Our excesses do not just apply to our exceeded credit limits and over indulging appetites they stretch deeper and more devastatingly into the most precious of our gifts, our time.  And today my “busy” almost cost me a moment, a God ordained moment.

I HAD to make the dreaded Walmart run.  Oh Walmart how I love you and despise you all at once.  You with your super-center greatness and bargain basement prices—the frugal penny pincher in me finds you too irresistible despite the fact that you are also the place where decorum, sanity and humanlike behavior are checked at the door.  Walmart seems to beacon souls from the bowls of society to loiter inside its doors creating their own viral phenomenon.  But my husband, the usual victim for quick shopping runs is sick and we were in dire need of chicken soup and eye cream.  And so, I begrudgingly gather my bag and slink to the door knowing that I have a long list of to-dos tonight and none of which included the one stop shopping mecca.

After making it to the express lane with all the items I came for, along with two must have DVDs I fished out of the bin, I carefully place my items on the counter and hand the unenthused checker my shopping bag.  She obliges and begins scanning my items and dropping them in my bag.  I then begin to explain to her my eye cream dilemma (she is captivated, truly).  This battered box is the only one on the shelf and I really need it, because I have been scraping the last drops from my current bottle.  She nods on cue.  I get to the point, “will you sell me this damaged one for a discount?”  “I’ll have to ask my manager.” “Okay, I’ll wait.”  (only slightly annoyed she walks off to find her manager).  My patience is clearly not admired by the surly couple waiting in line behind me.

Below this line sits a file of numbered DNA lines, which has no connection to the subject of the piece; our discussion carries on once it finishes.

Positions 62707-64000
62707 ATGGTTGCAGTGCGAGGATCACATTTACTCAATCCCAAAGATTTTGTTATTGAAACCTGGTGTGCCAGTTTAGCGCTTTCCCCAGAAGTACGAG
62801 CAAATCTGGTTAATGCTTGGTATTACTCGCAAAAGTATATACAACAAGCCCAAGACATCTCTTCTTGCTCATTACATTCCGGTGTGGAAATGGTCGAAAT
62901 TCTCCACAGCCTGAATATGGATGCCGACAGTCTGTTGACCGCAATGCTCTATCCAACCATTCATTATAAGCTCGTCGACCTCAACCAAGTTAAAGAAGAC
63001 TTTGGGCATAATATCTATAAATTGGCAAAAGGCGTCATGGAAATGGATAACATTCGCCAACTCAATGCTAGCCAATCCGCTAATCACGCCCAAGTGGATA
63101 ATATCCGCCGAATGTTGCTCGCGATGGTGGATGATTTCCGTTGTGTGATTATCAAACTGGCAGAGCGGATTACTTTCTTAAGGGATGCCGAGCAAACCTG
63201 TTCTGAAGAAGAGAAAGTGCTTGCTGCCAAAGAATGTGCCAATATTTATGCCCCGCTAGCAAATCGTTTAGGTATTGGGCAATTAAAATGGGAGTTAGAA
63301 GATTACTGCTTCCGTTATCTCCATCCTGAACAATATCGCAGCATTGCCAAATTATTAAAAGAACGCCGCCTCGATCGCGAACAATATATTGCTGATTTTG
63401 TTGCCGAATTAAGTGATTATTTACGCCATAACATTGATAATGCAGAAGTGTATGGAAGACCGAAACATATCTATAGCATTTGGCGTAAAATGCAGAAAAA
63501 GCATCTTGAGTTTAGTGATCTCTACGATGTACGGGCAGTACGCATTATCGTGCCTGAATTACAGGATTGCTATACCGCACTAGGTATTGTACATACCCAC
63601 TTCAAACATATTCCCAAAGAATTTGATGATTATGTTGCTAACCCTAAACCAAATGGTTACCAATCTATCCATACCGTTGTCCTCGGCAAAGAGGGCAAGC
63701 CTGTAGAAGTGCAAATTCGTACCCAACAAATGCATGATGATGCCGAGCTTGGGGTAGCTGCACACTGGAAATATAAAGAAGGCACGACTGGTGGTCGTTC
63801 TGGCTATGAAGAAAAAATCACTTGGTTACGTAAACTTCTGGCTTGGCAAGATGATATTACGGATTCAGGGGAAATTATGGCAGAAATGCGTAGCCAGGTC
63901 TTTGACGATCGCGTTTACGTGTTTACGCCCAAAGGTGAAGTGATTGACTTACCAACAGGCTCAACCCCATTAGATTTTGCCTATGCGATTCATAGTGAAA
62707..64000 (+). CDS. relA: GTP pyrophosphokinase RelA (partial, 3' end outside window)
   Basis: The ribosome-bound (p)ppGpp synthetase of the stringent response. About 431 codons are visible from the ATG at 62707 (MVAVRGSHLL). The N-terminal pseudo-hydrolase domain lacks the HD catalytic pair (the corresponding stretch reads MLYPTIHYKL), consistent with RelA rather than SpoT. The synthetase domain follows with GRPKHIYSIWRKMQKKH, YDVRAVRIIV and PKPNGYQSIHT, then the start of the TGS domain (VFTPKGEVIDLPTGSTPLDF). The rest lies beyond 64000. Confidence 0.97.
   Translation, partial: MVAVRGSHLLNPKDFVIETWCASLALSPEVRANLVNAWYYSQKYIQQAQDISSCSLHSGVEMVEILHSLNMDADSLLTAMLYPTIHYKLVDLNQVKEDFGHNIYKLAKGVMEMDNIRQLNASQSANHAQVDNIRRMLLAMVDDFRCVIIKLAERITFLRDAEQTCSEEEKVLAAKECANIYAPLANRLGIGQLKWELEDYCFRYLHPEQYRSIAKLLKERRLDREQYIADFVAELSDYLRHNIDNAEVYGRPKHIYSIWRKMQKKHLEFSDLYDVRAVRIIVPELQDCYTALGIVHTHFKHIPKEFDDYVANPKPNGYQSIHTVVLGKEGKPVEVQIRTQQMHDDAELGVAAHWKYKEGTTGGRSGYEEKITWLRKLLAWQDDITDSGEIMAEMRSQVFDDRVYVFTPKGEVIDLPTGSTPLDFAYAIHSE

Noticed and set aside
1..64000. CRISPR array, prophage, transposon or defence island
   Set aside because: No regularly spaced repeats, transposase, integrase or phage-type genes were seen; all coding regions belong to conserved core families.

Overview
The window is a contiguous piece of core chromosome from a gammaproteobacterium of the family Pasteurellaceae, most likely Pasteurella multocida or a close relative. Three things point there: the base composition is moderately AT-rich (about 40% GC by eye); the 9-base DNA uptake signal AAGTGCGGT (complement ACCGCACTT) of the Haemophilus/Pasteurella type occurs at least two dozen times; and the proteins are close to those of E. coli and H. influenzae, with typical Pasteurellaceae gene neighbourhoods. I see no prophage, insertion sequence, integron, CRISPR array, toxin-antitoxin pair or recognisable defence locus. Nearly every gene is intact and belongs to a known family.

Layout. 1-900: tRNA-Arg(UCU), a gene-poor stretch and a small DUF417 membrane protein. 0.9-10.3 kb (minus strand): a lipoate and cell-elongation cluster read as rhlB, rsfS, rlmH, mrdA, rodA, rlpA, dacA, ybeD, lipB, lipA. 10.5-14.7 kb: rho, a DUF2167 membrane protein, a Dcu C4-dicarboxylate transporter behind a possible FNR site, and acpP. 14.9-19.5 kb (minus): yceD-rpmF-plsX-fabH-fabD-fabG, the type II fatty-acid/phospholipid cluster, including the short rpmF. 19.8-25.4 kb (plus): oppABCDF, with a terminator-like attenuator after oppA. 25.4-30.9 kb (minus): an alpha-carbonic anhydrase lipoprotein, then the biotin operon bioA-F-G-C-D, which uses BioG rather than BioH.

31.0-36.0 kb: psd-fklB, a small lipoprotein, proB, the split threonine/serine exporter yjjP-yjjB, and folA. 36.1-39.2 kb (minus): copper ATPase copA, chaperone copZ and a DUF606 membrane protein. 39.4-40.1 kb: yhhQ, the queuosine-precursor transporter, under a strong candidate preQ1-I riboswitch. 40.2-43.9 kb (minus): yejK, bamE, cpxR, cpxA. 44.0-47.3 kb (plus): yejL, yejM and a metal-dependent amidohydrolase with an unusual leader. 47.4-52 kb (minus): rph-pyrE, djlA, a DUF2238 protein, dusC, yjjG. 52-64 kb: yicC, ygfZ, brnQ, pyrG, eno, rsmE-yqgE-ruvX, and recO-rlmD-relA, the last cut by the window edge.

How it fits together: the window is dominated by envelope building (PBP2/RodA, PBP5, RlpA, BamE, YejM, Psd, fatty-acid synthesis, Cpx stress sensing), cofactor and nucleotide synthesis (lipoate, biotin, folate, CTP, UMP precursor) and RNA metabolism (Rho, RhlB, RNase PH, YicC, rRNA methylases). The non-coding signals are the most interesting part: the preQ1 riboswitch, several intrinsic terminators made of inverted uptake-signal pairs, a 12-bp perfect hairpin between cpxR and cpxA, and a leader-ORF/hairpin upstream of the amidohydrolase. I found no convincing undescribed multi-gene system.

She returns with the happy news (at least it was for me). “I can give you 10% off.”  “Perfect.”  “But I don’t have a calculator…” (no worries I am a former math wiz) “that will be a $1.99!”  “Great.” (said with less excitement than one would expect with that word).  We exchange the southern good-bye pleasantries and I wheel my cart away.  Being the frugal shopper I am I double check my receipt to make sure she did give me my $1.99 discount to discover that she had actually charged me $1.99 for this $20 eye cream.  Dilemma.  Do I return to the dreaded store and wait to explain my situation to an unenthused manager while wrangling the people of Walmart or do I say score for incompetence and $1.99 eye cream?  Before the thought even completes in my mind the Spirit within me prompts me to right this wrong.  I was stealing.  Knowingly stealing and feeling justified because I did not have the time to deal with it.  But Dave was languishing at home and thanks to those bargain bins I had already lingered far too long.

I decide I need to take Dave his soup.  And I’m also thinking I’ll tell him what happened and if he thinks it’s not worth bothering over I’ll forget about it. (a.k.a. justify my sin).  And still the Spirit whispers Brandi you will need to come make this right after dinner.